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The state tree of Missouri is Cornus florida, the flowering dogwood, which is also the state tree of Virginia. The tree is prized in the home landscape for its beautiful white flowers, which botanists say aren’t really flowers at all, but the bracts that surround the dogwood’s actual small yellow flowers. The state tree of Missouri flowers in spring, and in autumn its leaves turn red, along with a show of red berries. The flowering dogwood does not usually grow to a height of more than 30 feet (9.14 meters), but under ideal conditions it has been known to grow to 40 feet (12.19 meters).
The flowering dogwood was adopted as the state tree of Missouri in 1955. The strong wood is capable of withstanding great stress, and it is used to make products that must take a beating, such as the heads of golf clubs, the runners on sleds and the handles of mallets. The wood of the dogwood also is used to make wedges, knitting needles, pulleys and weavers’ shuttles. In fact, shuttle manufacturers used almost all of the dogwood that was harvested in the 1800s. Other uses for the dogwood during the 1800s included artificial teeth and special sticks called chewing sticks that were made to rub against teeth as a cleaning method.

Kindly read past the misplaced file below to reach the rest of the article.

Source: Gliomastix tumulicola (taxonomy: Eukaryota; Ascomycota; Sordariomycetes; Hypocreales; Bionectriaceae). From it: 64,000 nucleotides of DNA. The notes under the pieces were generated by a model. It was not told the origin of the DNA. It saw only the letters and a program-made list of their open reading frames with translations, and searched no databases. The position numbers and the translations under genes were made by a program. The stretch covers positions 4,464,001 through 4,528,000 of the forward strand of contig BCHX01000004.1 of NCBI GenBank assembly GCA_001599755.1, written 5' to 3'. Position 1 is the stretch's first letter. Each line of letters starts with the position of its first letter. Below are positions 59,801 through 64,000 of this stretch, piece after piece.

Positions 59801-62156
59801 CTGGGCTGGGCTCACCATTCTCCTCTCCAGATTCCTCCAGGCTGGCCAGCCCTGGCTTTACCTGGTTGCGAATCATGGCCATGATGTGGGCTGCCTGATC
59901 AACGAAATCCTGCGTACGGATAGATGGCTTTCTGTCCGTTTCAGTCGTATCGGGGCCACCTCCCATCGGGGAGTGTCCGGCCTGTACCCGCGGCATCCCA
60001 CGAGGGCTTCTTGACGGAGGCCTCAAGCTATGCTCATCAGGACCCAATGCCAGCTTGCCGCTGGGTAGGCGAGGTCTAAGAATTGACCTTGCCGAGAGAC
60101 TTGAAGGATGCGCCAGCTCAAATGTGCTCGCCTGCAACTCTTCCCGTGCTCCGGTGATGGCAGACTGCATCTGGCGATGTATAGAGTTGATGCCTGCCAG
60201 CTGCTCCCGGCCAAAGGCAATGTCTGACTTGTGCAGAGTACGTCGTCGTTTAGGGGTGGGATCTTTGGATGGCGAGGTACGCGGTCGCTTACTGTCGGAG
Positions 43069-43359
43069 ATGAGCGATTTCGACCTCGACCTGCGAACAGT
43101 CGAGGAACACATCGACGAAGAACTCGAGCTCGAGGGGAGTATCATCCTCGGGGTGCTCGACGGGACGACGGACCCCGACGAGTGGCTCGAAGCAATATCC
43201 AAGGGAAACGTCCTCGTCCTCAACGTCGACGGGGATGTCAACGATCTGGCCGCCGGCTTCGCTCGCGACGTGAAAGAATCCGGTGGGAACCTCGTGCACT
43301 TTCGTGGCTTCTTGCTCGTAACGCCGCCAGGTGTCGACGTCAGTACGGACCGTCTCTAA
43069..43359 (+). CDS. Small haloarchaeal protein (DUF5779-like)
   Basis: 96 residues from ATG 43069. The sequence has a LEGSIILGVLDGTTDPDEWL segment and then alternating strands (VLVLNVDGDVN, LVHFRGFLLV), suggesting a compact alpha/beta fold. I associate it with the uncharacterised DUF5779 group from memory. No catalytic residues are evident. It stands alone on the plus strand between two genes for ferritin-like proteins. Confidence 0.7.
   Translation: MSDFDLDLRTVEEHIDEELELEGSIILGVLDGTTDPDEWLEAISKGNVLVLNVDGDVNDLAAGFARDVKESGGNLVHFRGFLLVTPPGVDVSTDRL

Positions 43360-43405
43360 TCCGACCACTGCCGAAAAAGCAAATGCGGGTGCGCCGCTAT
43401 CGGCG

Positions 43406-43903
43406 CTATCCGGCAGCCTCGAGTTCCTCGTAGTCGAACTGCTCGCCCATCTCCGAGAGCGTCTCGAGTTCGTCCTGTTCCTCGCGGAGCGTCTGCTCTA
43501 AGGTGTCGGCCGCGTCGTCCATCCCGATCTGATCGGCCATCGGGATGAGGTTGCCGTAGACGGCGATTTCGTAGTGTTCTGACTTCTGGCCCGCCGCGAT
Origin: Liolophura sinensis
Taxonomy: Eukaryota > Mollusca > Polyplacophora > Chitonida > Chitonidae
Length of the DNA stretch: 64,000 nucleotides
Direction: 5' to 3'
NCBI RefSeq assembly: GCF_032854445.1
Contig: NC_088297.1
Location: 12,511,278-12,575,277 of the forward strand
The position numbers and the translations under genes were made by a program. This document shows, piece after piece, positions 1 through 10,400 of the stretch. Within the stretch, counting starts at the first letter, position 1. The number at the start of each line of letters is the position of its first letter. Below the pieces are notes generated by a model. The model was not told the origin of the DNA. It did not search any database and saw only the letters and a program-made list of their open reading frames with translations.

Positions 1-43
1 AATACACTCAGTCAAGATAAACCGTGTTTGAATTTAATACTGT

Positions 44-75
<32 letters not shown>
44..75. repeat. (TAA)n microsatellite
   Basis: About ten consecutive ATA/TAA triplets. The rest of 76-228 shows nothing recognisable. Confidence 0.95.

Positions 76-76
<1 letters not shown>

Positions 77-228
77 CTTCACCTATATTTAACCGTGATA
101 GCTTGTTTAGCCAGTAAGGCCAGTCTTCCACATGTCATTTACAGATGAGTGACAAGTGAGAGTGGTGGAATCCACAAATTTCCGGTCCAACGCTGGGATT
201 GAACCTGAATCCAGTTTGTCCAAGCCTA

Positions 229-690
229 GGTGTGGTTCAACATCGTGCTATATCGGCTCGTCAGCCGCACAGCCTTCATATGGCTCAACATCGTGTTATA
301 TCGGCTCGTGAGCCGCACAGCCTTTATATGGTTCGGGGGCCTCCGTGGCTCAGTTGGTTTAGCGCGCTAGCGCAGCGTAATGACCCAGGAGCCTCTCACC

Native Americans also made use of the wood in their medicines and in everyday life. Their medicinal uses included a concoction made from the bark to fight fevers, and they shared this remedy with pioneers. Native Americans also used the dogwood to treat colic and chills, and another concoction protected the gums. Doctors during the Civil War, unable to obtain the preferred type of tree bark used to make quinine, a malaria treatment, turned to a dogwood treatment and achieved success.
One theory concerning the origin of the name "dogwood" is rooted in dog care, but the theory is unconfirmed: At one time dogs with mange were bathed with a liquid made from the tree’s bark to cure the affliction. Other dog-related names for the tree include hound's tree, dogberry tree and hound's berry. Popular names for the state tree of Missouri are green osier and flowering cornel.